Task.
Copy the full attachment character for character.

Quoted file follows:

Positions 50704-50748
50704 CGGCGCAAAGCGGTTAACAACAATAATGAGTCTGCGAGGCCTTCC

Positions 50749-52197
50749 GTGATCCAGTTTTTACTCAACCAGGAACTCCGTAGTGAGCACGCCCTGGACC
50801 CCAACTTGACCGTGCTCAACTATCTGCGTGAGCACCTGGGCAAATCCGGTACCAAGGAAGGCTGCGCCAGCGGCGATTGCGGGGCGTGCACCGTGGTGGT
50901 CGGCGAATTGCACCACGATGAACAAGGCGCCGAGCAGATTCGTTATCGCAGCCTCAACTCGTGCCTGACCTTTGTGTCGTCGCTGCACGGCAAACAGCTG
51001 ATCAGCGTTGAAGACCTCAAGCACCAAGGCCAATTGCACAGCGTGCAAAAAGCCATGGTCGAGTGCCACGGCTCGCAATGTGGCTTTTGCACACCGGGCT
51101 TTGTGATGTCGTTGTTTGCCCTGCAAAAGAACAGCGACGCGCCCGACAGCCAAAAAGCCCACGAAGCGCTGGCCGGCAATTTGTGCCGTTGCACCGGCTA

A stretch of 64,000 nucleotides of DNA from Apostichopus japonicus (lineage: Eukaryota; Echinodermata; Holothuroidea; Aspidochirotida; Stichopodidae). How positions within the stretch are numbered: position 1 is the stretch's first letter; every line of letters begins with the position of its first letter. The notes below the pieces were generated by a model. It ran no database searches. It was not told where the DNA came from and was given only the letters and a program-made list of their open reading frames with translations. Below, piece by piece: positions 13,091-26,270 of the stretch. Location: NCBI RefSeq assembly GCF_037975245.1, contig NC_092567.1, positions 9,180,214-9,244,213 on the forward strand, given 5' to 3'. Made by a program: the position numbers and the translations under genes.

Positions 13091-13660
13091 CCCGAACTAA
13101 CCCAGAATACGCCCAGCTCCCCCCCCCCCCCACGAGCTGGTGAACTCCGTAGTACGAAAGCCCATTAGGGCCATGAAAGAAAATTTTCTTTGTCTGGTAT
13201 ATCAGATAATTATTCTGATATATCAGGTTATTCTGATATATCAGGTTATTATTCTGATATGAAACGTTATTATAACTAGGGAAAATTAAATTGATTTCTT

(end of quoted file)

Positions 50704-50748
50704 CGGCGCAAAGCGGTTAACAACAATAATGAGTCTGCGAGGCCTTCC

Positions 50749-52197
50749 GTGATCCAGTTTTTACTCAACCAGGAACTCCGTAGTGAGCACGCCCTGGACC
50801 CCAACTTGACCGTGCTCAACTATCTGCGTGAGCACCTGGGCAAATCCGGTACCAAGGAAGGCTGCGCCAGCGGCGATTGCGGGGCGTGCACCGTGGTGGT
50901 CGGCGAATTGCACCACGATGAACAAGGCGCCGAGCAGATTCGTTATCGCAGCCTCAACTCGTGCCTGACCTTTGTGTCGTCGCTGCACGGCAAACAGCTG
51001 ATCAGCGTTGAAGACCTCAAGCACCAAGGCCAATTGCACAGCGTGCAAAAAGCCATGGTCGAGTGCCACGGCTCGCAATGTGGCTTTTGCACACCGGGCT
51101 TTGTGATGTCGTTGTTTGCCCTGCAAAAGAACAGCGACGCGCCCGACAGCCAAAAAGCCCACGAAGCGCTGGCCGGCAATTTGTGCCGTTGCACCGGCTA

A stretch of 64,000 nucleotides of DNA from Apostichopus japonicus (lineage: Eukaryota; Echinodermata; Holothuroidea; Aspidochirotida; Stichopodidae). How positions within the stretch are numbered: position 1 is the stretch's first letter; every line of letters begins with the position of its first letter. The notes below the pieces were generated by a model. It ran no database searches. It was not told where the DNA came from and was given only the letters and a program-made list of their open reading frames with translations. Below, piece by piece: positions 13,091-26,270 of the stretch. Location: NCBI RefSeq assembly GCF_037975245.1, contig NC_092567.1, positions 9,180,214-9,244,213 on the forward strand, given 5' to 3'. Made by a program: the position numbers and the translations under genes.

Positions 13091-13660
13091 CCCGAACTAA
13101 CCCAGAATACGCCCAGCTCCCCCCCCCCCCCACGAGCTGGTGAACTCCGTAGTACGAAAGCCCATTAGGGCCATGAAAGAAAATTTTCTTTGTCTGGTAT
13201 ATCAGATAATTATTCTGATATATCAGGTTATTCTGATATATCAGGTTATTATTCTGATATGAAACGTTATTATAACTAGGGAAAATTAAATTGATTTCTT